Hemingway remains faithful to his minimalistic manner in this short narrative. This work is based on duologue combined with short descriptions. The descriptions are full of symbols and are used by the writer to unwrap psychological provinces of the characters and to bode the development of the events. The narrative has an unfastened stoping and due to it every reader can come to his or her decisions. One more interesting characteristic of this narrative is its being symmetrical. As the research workers point out “The narrative is about absolutely symmetrical. In its first subdivision, the scene is established in the narrative, presenting “this” bare half of the vale… The 2nd subdivision of the narrative, like the first, begins with a description of puting ( now, of the other, fertile side of the vale ) . Many of the elements present in the first subdivision are repeated in the 2nd, but with the active functions reversed” ( Goodheart, 2010, p. 118 ) . The linguistic communication is minimalistic every bit good. Sentences are egg-shaped, they are short and crisp. Their chief intent is to escalate the thought about the deficiency of communicating between the characters. The American and Jig are speaking all the clip but they do non understand each other’s feelings. Such manner of composing contributes to the creative activity of tense ambiance predominating in this short narrative and besides contributes to the creative activity of iceberg consequence because all the of import information is hidden behind simple conversations of the characters.

In decision we would wish to stress that iceberg consequence critics normally ascribe to Ernest Hemingway’s works. However, in our sentiment, there are other literary plants that can be besides characterized as 1s based on implicitness and therefore holding an iceberg consequence. “My Last Duchess” by Browning is one of them. Actually, “My Last Duchess” and “Hills like White Elephants” are works that have many things in common even despite crisp differences in signifier and manner. It is true that the first work is a verse form, while the other 1 is a short narrative. Robert Browning’s manner of composing can barely be compared with the one typical for Ernest Hemingway. Robert Browning is a maestro of the poetic word and a particular rime while Ernest Hemingway is a maestro of minimal art who manages to make a powerful image utilizing lower limit of lexical units. Still, even despite the differences these two plants are united by the common subjects and common jobs so skilfully described by the writers. The first subject that unites both of these artistic plants is the topographic point of a adult female in household dealingss. In both plants we see adult females who are discriminated and oppressed. The Duke thrives for a entire control of his married woman and this entire control finally brings her to decease. The American besides dominates in the dealingss and attempts to enforce his will in a really common but yet so hard state of affairs. He wants his girlfriend to do an abortion but he has no will even to name this operation by its name. So, in both of these plants adult females are depicted as disempowered victims even despite the fact the actions take topographic point in different states and there is about a century between them. It is true that in Hemingway’s narrative the adult female is germinating, she eventually starts to asseverate her desires and dreams but we can barely state that this procedure is completed. The following subject that is touched by both writers is the subject of offense and place force. In instance of “My Last Duchess” this offense is a slaying which is kept in secret. In “Hills like White Elephants” this is offense is an abortion which is besides rather truly can be called a merciless offense. Both of the plants clearly hint that place force can hold different signifiers of its manifestation. It can be physical or psychological favoritism but in male controlled universe it decidedly takes topographic point in many dealingss. Finally, both of these plants can be called “icebergs.” These are works that need careful reading because they hide a immense sum of information behind a simple secret plan. These are plants in which implicitness is the chief agent and which need an extra research of the background information to be decently understood. So, these are works that make readers believe and this is by far their most of import characteristic.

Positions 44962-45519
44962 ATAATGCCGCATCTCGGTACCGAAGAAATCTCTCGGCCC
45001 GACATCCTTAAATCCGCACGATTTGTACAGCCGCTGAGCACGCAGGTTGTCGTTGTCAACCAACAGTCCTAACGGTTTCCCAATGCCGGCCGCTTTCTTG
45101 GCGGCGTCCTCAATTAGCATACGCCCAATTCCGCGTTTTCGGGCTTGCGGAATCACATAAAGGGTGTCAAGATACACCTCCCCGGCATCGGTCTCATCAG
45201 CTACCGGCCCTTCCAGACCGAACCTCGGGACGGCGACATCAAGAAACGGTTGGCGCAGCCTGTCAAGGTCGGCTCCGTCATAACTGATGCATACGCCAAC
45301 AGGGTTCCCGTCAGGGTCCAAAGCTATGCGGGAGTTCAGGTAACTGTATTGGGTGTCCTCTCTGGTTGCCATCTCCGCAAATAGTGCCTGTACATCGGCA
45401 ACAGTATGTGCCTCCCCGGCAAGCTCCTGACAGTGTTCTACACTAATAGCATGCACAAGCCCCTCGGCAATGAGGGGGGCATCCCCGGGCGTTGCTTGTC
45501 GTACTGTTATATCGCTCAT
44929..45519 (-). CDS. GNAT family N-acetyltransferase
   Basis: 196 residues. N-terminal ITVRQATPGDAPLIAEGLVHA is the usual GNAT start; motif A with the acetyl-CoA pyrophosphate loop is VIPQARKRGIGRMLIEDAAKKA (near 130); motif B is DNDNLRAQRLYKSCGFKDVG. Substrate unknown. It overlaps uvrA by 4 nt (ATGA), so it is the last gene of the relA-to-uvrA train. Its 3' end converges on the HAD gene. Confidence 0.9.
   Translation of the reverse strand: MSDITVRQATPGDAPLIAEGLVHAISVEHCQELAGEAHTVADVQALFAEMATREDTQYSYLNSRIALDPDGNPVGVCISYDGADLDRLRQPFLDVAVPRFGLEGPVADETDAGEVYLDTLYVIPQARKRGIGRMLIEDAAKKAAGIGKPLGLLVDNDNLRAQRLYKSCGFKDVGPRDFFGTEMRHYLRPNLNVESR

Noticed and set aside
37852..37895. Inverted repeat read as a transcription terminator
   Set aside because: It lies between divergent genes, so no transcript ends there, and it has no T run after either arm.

Goodheart, E. ( 2010 ) . Critical penetrations, Ernest Hemingway ( 1st ed. ) . Pasadena, Calif. : Salem Press.

Hemingway, E. ( 1927 ) . Hills like white elephants.The Complete Short Stories of Ernest Hemingway, 211-14.

MacMahon, B. ( 1996 ) . Indirectness, rhetoric and interpretive usage: communicative schemes in Browning ‘s My Last Duchess. Language And Literature, 5 ( 3 ) , 209-223. doi:10.1177/096394709600500305, . ( 2014 ) . My Last Duchess. Retrieved 26 September 2014, from hypertext transfer protocol: //

Renner, S. ( 1995 ) . Traveling to the Girl’s Side of ‘Hills Like White Elephants.’The Hemingway Review,15( 1 ) , 27-41.

Smiley, P. ( 1988 ) . Gender-Linked Miscommunication in ‘Hills Like White Elephants ‘ .Hemingway Review,8( 1 ) , 2-11.

Stevenson, L. ( 1959 ) . “ My Last Duchess ” and Parisina. Modern Language Notes, 74 ( 6 ) , 489-492. doi:10.2307/3040592